AUTHOR: aiannarino | POSTED: February 12, 2011 | COMMENTS: None Yet - Post a Comment
February 12, 2011 | Kim Kozlowski
Two medical professionals were to blame for a fertility clinic mix-up that led to an Ohio woman bearing the son of a Metro Detroit couple, according to a book that goes on sale Monday.
It took a clerk doing data entry to discover the error. But by then, it was too late.
The details are the first explanation of how a fertility clinic mixed up the frozen embryos of Macomb County residents Shannon and Paul Morell and transferred them to Carolyn Savage of Sylvania, Ohio.
The mix-up — which resonated across the country after Carolyn and Sean Savage had a son in September 2009 and then gave him to the Morells — is summarized in the epilogue of the Savages’ memoir, “Inconceivable,” previewed on Google Books. Although some experts say more information is needed, the Savages insisted on some explanation as part of their settlement with the still-unnamed fertility clinic.
“In our opinion, those responsible for the mistaken transfer include everyone involved in the process …,” wrote the Savages, who appeared Friday on NBC’s “Dateline.”
Sean Savage declined comment Friday, citing an embargo. But during the “Dateline” interview, he and Carolyn described the void they still feel since the mix-up, their decision to later use a surrogate to try to have another child, and how they would like the Morells’ son, Logan, to know “he was never a burden,” Carolyn said.
Shannon Morell, now raising 17-month-old Logan, said she’s grateful the error was detected.
“It’s hard to believe that somebody could be so careless when dealing with something so precious as human life,” Morell said. “I wonder how many times this has happened in the past, and people never found out.”
One fertility expert said the episode shows there needs to be more clinic transparency.
“I want for everyone in our field to know about this so we can double down and know this is one way to avoid this nightmare,” said Dr. Michael Mersol-Barg, president of the Michigan Society for Reproductive Endocrinology and Infertility.
The Savages had gone through in vitro fertilization and stored leftover embryos.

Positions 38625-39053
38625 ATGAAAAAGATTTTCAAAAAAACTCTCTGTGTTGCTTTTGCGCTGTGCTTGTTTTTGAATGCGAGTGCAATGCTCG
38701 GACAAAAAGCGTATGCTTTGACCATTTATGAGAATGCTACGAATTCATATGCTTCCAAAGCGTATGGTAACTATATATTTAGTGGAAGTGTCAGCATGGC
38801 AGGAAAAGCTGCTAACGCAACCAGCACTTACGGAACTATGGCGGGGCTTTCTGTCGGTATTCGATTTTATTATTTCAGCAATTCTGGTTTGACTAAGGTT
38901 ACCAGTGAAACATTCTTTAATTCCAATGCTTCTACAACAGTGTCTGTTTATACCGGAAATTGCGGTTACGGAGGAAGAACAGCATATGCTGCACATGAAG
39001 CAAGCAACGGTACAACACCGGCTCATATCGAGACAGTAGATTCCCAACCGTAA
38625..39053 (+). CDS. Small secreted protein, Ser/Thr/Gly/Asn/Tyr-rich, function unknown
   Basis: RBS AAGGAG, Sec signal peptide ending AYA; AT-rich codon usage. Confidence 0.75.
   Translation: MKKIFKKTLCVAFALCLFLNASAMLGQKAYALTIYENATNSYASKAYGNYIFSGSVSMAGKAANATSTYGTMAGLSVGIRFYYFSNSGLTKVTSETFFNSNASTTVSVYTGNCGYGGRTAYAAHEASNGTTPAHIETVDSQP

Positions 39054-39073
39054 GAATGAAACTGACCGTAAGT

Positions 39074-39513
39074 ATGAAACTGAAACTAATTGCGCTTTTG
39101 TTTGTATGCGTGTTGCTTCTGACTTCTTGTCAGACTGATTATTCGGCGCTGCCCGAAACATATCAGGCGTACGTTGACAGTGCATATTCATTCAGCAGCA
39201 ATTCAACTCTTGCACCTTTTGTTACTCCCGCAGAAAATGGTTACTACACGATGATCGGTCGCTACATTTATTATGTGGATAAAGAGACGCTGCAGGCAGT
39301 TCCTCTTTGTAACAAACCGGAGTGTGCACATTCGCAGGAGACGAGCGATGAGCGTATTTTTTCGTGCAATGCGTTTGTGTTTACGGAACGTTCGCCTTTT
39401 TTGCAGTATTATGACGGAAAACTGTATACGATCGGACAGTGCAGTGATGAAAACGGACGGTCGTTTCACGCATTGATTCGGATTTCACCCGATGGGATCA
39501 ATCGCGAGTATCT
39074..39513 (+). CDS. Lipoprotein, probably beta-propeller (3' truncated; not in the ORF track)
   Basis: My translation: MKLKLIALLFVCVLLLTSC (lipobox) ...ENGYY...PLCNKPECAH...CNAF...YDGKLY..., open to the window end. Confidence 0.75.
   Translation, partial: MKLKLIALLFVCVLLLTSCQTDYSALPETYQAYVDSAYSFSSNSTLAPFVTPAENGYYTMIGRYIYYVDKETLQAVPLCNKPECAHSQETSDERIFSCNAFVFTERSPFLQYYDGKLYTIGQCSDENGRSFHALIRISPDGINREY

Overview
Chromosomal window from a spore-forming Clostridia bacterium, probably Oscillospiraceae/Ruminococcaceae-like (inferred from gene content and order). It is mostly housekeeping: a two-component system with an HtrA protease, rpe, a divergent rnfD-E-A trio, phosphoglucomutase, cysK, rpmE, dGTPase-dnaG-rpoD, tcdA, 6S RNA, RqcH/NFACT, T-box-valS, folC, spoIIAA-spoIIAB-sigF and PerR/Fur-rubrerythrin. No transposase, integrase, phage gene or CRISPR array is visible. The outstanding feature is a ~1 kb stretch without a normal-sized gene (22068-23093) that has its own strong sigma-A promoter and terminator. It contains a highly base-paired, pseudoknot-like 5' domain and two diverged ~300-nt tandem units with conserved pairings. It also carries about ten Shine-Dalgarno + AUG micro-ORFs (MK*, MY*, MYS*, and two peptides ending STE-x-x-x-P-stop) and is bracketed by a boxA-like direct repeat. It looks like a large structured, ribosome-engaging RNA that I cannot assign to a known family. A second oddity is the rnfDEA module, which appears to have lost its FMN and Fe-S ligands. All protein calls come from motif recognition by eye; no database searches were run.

When they decided to have another baby, a clinic employee filled out a thaw order and forwarded it to the lab where their embryos were stored, according to the book. Labels were printed with identifying information. But they included an incorrect birth year for Carolyn, a clue that later helped uncover the mix-up.
According to the book, five days before Carolyn Savage saw her doctor, an embryologist looked at the thaw order. He turned to a binder with documents that indicated the exact location of all the fertility lab’s embryos in cryopreservation. The embryologist pulled an information sheet from the binder for Shannon Morell, who was listed in the lab under her maiden name, Shannon Savage. He then removed the Morells’ embryos from a tank. The Morells’ information sheet was placed in the back of the Savages’ file and the Savage name was written on the Petri dish.
“From that moment on, Shannon and Paul’s embryos were associated with Carolyn and my paperwork,” the Savages wrote. “If anyone had checked the Embryo Information Sheet in our (file), they would have found Shannon and Paul’s embryo information sheet.”
While the embryos thawed, the embryologist checked them and the labels against the identifying information in the file — but he did not check them against the information sheet in the file.
On the day Carolyn Savage had the transfer, the embryologist delivered three of the Morells’ embryos labeled with the Savages’ name to the doctor, with the file. But the doctor didn’t cross-check the embryos with the file, which had the wrong information sheet.
Nine days later, a clinic employee entering data into a computer of all embryo transfers from the previous two weeks noticed a discrepancy in Carolyn Savage’s birth year. The employee looked in the file and found the Morells’ information sheet.
The day after the mistake was found, the clinic changed its safety protocol to require more cross checks, the book says.
“The change was made too late for us,” the Savages wrote, “but fortunately not too late for future patients.”
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